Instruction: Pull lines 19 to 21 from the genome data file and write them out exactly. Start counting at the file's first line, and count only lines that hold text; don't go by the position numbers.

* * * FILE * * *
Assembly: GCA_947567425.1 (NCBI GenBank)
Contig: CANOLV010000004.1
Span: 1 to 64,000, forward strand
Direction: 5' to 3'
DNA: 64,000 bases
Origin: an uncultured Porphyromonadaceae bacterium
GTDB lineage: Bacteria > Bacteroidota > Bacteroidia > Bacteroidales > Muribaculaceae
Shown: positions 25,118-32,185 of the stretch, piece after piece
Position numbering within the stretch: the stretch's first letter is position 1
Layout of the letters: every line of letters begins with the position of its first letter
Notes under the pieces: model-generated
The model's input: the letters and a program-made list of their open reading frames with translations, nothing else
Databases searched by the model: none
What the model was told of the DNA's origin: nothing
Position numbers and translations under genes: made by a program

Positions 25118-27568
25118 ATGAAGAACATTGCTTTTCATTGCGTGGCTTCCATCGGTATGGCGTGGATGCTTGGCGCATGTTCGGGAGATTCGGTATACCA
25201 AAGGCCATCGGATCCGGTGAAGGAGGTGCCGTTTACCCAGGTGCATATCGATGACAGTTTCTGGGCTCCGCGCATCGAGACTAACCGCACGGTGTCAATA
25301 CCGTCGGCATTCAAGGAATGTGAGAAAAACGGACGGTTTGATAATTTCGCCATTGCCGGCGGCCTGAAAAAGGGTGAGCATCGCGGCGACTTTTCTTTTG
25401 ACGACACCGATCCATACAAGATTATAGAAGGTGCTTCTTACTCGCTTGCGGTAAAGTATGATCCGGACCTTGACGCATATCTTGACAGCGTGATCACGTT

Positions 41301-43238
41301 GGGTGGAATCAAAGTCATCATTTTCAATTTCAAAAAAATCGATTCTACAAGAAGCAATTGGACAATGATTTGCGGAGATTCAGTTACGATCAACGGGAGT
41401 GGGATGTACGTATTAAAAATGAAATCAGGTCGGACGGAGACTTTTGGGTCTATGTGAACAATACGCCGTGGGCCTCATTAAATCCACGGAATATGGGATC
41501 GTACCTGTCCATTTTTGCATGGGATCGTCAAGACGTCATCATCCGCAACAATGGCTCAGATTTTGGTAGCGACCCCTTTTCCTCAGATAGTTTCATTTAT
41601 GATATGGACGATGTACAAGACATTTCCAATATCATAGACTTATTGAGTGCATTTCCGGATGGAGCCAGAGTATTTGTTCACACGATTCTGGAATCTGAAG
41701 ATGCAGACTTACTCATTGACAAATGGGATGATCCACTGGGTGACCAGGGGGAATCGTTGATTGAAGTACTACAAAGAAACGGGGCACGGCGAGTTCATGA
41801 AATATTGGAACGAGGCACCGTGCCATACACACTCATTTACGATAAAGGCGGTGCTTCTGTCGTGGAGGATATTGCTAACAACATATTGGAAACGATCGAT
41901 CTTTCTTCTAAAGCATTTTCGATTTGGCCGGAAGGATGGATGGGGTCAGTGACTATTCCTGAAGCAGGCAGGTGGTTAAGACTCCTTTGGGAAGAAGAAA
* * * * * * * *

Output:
25301 CCGTCGGCATTCAAGGAATGTGAGAAAAACGGACGGTTTGATAATTTCGCCATTGCCGGCGGCCTGAAAAAGGGTGAGCATCGCGGCGACTTTTCTTTTG
25401 ACGACACCGATCCATACAAGATTATAGAAGGTGCTTCTTACTCGCTTGCGGTAAAGTATGATCCGGACCTTGACGCATATCTTGACAGCGTGATCACGTT

Positions 41301-43238